How do I even begin to put the journey into words? How do I begin to sift through five days of mountains and valleys and cold and heat and snow and rain and fireflies and mosquitos and butterflies and bridges and waterfalls and pictures and videos and memories of beauty and pushing myself to heights I never imagined to see something so perfectly ancient that still defies modern understanding? How do I, in words, choose which steps to share and which to keep to myself (because every epic moment can’t be shared; something sacred and secret always occurs)? I completed an epic 5-day journey; one that many around me have proudly announced they will NEVER attempt and others vow to make , and now my words must recount the beauty of it all.
So I shall begin here, the view from Soraypampa, our first, highest, and coldest campsite.
The day began with a pick-up from our hostel in Cusco and a drive through several villages to Mollepata. Breakfast was served at a local restaurant. Omelets and pancakes and bread with jam and coca tea, known for is energizing benefits and as a fighter of altitude sickness and something that we would become quite used to over the following days, were served. Our group of nine, still sleepy from the 6am pickup became acquainted as we ate and used the last proper toilet we would see until early evening. Once the meal was finished, we boarded our coach and made way to the starting point of our trek…literally a path on the side of a road in the mountains. We unpacked our gear, strapped some on our backs and left the rest with porters who would load it onto to donkeys and horses for transport to our camp ground, and started up a sturdy hill. The walk was quite scenic, uphill to begin, but mostly flat. Curving and weaving along the side of a mountain, streams on one side and beautiful drop-offs on another, sometimes up stairs, sometimes across log bridges, cattle here and there, I acquainted myself with the terrain and the climate. The weather started off cool and gradually became a bit wet and cooler as we ascended to the first campsite. The walk took about 4 hours and prepared us for the long walks that we’d encounter over the next several days.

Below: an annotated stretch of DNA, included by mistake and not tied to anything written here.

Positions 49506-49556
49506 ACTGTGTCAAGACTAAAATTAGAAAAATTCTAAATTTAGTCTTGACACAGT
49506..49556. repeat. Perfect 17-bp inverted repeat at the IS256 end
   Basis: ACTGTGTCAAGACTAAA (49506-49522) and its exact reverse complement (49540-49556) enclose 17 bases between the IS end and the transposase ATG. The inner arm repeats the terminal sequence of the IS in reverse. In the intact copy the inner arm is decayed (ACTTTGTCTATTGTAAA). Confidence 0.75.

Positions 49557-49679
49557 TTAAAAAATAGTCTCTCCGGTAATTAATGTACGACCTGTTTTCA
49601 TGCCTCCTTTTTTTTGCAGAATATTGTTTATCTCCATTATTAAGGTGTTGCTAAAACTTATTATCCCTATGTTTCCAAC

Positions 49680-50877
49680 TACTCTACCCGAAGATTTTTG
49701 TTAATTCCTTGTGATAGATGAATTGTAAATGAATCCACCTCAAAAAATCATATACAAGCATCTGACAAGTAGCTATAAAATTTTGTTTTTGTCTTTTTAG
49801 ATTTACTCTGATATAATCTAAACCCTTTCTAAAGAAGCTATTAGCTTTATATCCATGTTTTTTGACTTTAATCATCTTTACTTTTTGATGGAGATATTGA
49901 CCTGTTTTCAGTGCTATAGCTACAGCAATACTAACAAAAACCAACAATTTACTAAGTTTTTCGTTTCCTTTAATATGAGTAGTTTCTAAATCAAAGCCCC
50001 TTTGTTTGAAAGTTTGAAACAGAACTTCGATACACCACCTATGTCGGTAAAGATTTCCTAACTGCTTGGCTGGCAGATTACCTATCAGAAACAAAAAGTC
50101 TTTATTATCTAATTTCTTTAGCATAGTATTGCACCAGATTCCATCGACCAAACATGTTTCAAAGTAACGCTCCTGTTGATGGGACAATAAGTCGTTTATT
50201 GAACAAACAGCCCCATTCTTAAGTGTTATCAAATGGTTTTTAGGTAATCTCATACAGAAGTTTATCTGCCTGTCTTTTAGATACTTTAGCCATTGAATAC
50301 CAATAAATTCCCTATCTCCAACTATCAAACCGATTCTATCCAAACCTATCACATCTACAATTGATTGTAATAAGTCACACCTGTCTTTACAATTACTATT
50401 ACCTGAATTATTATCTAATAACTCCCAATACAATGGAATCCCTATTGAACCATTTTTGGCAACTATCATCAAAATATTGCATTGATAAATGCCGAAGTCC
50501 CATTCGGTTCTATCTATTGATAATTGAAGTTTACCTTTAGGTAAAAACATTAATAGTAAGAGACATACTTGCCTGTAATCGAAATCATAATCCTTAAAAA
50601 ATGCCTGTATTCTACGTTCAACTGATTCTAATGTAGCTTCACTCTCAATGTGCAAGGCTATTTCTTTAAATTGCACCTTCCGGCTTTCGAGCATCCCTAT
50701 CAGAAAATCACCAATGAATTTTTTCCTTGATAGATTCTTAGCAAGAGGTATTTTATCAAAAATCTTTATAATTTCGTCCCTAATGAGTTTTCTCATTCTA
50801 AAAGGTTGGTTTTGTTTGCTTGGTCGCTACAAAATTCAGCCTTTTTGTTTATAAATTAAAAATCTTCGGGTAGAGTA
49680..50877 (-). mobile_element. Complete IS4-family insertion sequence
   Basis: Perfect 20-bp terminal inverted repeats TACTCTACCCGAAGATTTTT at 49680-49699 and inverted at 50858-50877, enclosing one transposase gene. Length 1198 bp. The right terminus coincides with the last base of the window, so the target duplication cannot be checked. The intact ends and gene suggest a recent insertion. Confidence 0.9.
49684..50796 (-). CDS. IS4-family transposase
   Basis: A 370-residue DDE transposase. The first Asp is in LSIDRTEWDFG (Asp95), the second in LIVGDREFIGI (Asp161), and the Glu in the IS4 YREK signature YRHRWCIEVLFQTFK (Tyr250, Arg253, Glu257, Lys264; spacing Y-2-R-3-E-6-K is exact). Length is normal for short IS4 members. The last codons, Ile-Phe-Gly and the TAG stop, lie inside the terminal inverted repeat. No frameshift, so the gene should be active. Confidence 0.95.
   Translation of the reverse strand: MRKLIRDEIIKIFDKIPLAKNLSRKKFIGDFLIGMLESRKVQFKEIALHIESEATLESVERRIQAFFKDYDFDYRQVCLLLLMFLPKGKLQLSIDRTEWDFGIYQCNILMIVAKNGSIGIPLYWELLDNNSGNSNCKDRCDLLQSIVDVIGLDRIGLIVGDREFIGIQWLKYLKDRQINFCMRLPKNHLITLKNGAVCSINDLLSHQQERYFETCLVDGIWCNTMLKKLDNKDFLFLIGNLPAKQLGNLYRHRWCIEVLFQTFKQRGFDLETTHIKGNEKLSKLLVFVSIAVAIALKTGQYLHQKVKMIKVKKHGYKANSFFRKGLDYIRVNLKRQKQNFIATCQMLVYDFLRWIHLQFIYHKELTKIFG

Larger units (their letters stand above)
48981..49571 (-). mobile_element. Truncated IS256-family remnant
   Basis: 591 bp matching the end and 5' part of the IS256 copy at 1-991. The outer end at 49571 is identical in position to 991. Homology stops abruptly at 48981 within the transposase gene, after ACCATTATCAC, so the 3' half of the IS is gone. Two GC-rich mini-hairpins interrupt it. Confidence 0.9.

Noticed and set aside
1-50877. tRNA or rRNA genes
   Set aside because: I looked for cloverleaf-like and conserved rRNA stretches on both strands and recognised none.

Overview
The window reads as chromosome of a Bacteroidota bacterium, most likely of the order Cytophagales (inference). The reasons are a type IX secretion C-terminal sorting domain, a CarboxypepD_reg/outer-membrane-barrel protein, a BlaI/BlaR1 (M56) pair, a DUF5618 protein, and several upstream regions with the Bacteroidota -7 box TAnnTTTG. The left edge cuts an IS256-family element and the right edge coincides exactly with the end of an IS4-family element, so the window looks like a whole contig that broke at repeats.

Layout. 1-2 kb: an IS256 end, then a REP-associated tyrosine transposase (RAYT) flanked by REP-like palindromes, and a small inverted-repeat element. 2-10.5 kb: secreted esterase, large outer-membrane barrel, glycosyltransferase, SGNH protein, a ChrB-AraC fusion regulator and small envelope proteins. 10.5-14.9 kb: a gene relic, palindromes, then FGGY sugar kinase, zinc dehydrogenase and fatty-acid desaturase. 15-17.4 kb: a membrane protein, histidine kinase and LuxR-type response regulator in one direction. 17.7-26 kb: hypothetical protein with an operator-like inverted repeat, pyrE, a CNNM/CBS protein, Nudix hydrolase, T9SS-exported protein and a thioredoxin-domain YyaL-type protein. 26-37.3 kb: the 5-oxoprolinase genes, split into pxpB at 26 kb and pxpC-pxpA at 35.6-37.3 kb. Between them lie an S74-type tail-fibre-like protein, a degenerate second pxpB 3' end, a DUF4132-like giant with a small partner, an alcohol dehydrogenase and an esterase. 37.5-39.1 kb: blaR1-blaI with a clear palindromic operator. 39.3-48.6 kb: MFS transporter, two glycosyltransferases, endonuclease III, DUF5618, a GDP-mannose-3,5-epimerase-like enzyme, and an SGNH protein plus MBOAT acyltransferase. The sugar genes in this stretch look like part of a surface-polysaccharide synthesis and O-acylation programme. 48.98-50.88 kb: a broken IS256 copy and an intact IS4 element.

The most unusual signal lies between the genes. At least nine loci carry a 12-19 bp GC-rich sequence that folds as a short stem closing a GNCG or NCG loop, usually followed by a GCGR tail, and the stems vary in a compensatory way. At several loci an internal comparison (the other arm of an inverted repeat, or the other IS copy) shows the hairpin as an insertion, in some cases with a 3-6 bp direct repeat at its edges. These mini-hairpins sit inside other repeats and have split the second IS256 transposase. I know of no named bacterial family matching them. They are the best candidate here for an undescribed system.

The beauty that surrounded us was absolutely stunning! Mountain peaks on all sides, horses and donkeys neighing softly and straw covered huts under which our tents would be set up. There were two tiny bathroom stalls and sinks on the outside that provided fresh (cold!) running water. We had a small, tarp covered “dining room” where we took lunch and prepared for an extra little hike to Humantay Lake, truly one of the most picturesque places I’ve ever seen. The walk began with a gentle slope uphill and gradually got steeper as we navigated past boulders in the pasture, the occasional cow or horse and gently bubbling brooks leading up the peaceful green glacier lake. The water was freezing but rather inviting, so inviting that I chose to strip down to my thermals and wade in up to my knees. This was one of those moments that I knew, beyond a shadow of a doubt, God made and handpicked just for my enjoyment. After enjoying the lake for a bit we made our way back down to our campsite where we rested before dinner. By this time darkness was falling and flashlights were necessary to get around the frigid campsite. It’s amazing how the outlines of the mountains were still visible against the night sky, full of stars; darkness silhouetted against darkness. That was the perfect recipe to wrap ourselves in warm sleeping bags and drift off to sleep.